Protein phosphatase 1 regulates the stability of the circadian protein PER2.
The circadian clock is regulated by a transcription/translation negative feedback loop. A key negative regulator of circadian rhythm in mammals is the PER2 (mammalian PERIOD 2) protein. Its daily degradation at the end of the night accompanies de-repression of transcription. CKI (casein kinase I ) has been identified as the kinase that phosphorylates PER2, targeting it for ubiquitin-mediated proteasomal degradation. We now report that PER2 degradation is also negatively regulated by PP1 (protein phosphatase 1)-mediated dephosphorylation. In Xenopus egg extract, PP1 inhibition by Inhibitor-2 accelerated mPER2 degradation. Co-immunoprecipitation experiments showed that PER2 bound to PP1c in transfected HEK-293 cells. PP1 immunoprecipitated from HEK-293 cells, mouse liver and mouse brain, dephosphorylated CKI-phosphorylated PER2, showing that PER2 is a substrate for mammalian endogenous PP1. Moreover, over-expression of the dominant negative form of PP1c, the D95N mutant, accelerated ubiquitin and proteasome-mediated degradation of PER2, and shortened the PER2 half-life in HEK-293 cells. Over-expression of the PP1 inhibitors, protein phosphatase 1 holoenzyme inhibitor-1 and Inhibitor-2, confirmed these results. Thus PP1 regulates PER2 stability and is therefore a candidate to regulate mammalian circadian rhythms.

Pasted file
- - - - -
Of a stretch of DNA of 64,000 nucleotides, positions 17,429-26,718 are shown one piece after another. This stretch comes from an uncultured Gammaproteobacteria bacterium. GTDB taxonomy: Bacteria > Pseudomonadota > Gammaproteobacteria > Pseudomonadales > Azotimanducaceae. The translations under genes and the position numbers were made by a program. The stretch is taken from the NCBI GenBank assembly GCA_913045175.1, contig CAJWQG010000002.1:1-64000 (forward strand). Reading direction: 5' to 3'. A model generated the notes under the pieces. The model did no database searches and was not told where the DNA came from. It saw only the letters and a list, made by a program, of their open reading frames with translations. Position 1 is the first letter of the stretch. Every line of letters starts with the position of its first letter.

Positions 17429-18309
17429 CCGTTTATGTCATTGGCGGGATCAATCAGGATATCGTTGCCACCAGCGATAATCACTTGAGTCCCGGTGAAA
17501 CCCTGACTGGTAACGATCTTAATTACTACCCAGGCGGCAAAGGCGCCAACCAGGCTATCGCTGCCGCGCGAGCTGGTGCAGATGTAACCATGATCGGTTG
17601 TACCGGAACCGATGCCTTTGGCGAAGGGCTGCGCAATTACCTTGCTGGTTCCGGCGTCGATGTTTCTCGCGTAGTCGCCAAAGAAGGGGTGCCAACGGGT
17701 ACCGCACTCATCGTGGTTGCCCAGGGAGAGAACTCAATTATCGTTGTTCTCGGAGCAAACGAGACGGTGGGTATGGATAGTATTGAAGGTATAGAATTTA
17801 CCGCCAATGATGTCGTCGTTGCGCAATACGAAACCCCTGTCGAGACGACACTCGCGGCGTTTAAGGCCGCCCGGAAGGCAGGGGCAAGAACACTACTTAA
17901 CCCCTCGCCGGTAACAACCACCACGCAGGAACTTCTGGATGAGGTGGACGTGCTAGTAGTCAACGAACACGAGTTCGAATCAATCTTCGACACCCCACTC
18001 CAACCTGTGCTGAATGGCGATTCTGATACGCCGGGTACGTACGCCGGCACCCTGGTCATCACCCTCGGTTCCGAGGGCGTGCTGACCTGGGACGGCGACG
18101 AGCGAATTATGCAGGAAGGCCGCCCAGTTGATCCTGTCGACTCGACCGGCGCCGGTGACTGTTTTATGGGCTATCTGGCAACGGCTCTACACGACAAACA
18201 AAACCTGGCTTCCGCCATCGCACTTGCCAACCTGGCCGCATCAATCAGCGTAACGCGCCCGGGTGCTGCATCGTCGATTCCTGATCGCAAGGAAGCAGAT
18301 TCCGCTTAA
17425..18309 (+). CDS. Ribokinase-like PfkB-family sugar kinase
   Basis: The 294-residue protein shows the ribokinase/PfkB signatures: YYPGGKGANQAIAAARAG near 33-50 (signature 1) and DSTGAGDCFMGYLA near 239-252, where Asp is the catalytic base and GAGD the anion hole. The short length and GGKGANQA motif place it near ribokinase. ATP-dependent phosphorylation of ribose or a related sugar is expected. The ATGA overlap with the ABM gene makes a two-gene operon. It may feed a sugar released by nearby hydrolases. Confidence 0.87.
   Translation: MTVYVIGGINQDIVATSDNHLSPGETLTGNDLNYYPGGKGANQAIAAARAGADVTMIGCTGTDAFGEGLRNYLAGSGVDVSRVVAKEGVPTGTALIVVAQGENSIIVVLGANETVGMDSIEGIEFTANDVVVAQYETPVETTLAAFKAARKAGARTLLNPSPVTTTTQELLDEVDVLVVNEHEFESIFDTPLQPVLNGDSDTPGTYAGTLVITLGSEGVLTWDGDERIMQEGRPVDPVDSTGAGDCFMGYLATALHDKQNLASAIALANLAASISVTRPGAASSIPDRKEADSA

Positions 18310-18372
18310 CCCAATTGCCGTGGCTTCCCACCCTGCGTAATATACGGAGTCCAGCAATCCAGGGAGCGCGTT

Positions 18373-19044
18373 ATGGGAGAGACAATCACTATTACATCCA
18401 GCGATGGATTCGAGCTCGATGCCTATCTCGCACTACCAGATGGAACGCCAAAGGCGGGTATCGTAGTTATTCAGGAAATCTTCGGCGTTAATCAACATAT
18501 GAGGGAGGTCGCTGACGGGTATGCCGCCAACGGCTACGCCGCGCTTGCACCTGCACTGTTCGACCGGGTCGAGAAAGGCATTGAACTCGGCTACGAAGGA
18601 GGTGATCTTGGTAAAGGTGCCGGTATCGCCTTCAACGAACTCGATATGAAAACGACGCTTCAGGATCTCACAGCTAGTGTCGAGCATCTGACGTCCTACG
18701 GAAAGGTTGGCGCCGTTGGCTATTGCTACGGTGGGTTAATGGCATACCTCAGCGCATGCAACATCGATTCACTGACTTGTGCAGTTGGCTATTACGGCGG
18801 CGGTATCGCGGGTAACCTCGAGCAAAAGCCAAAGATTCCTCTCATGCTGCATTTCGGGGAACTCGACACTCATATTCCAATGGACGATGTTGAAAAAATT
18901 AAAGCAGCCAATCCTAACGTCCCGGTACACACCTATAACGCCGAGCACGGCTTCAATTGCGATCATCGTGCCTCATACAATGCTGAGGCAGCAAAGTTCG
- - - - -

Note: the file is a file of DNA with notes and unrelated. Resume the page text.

Gallego, M; Kang, H; Virshup, DM
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